At the City Council strategy session, on Thursday Oct. 13, Interim Police Chief Teresa Biffle presented a troubling report about the Greensboro Police Department’s vacancies.
The City Council didn’t seem fazed by high vacancy rate that, according to Biffle, is going higher, and the councilmembers offered no real solutions.
Biffle said that the GPD had 691 sworn officials and currently had 108 vacant positions in addition to 14 in nonsworn posts.
Biffle claimed that things were only going to get worse. Twelve officers have graduated from the last academy field training class and fifteen are currently enrolled at the academy. She stated that the current academy class began with 18 and was expected to lose two more officers before graduation.
As former Police Chief Brian James explained to the City Council several times, the normal attrition rate for the GPD is about 60 officers a year, which means to remain even, each of the two academy classes held during the year needs to graduate 30 officers.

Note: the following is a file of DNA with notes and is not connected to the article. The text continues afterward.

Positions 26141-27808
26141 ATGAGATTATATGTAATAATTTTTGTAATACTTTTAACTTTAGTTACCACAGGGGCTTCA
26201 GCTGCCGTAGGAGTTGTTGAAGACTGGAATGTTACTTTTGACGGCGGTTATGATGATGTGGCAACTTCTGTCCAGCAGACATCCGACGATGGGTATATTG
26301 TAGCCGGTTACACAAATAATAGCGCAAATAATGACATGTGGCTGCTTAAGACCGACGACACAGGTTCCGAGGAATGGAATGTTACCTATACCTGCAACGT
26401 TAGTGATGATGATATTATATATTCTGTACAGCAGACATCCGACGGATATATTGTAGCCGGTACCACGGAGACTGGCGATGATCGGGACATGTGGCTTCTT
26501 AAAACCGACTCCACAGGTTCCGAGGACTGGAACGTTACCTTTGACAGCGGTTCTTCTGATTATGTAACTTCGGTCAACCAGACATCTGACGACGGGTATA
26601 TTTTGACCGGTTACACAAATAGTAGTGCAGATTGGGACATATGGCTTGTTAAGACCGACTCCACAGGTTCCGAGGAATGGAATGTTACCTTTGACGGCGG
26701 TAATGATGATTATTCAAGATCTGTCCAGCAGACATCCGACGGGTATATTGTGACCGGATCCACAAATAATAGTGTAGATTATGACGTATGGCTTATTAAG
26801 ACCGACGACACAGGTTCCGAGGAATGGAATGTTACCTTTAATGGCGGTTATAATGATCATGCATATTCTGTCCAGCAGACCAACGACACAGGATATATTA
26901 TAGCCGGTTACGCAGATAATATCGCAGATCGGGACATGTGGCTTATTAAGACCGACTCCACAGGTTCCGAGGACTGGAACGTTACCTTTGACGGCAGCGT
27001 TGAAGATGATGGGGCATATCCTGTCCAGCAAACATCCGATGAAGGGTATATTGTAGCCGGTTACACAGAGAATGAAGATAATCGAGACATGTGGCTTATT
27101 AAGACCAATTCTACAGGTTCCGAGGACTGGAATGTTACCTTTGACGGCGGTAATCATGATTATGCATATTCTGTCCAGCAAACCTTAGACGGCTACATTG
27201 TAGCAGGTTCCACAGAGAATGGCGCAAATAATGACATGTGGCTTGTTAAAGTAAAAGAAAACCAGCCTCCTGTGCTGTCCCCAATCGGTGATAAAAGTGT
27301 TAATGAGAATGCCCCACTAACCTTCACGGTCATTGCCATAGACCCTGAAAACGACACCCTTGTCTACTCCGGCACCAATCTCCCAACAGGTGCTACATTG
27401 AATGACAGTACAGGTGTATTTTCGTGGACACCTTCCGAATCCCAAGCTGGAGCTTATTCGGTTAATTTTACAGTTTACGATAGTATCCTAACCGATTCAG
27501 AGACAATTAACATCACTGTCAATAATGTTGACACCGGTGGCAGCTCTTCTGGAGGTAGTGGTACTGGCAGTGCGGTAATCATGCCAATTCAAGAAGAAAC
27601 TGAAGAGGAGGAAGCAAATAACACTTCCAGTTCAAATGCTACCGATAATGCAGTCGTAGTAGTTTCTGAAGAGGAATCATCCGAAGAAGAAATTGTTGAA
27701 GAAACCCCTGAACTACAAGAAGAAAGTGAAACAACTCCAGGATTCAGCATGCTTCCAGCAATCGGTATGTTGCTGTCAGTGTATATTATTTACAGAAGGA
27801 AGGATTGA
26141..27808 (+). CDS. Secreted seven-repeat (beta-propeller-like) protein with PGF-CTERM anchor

Biffle said that the GPD had a maximum of 27 officers this year. The math shows that if the GPD doesn’t get a large number of lateral entry, the GPD will lose an additional 33 officers by year end.
Biffle stated that a patrol unit had approximately 100 officers. Therefore, one way to view the current vacancy rate is that the GPD has down an entire patrol unit. In addition, she said that the 1990 federal grant program had made it easier for more police officers to retire in the future.
Biffle claimed that in order to make up the loss of patrol officers, she was forced to recruit detectives from other special services and take them on patrol.
Biffle stated that it is possible for some units to be completely destroyed. She said, “We truly need sworn resources to respond to 911 calls.”
Marikay Abuzuaiter, City Councilmember, suggested that the GPD seek some assistance from graduates of the Police Citizens Academy. This program is designed to introduce Greensboro residents to the Police Department’s workings.
Tammi Thurm (City Councilmember) noted that Greensboro offers a one-time bonus, while other cities have higher salaries for officers with college degrees. She said, “That’s a huge incentive for people not to come to Greensboro if they have a college degree and want to be in law enforcement.”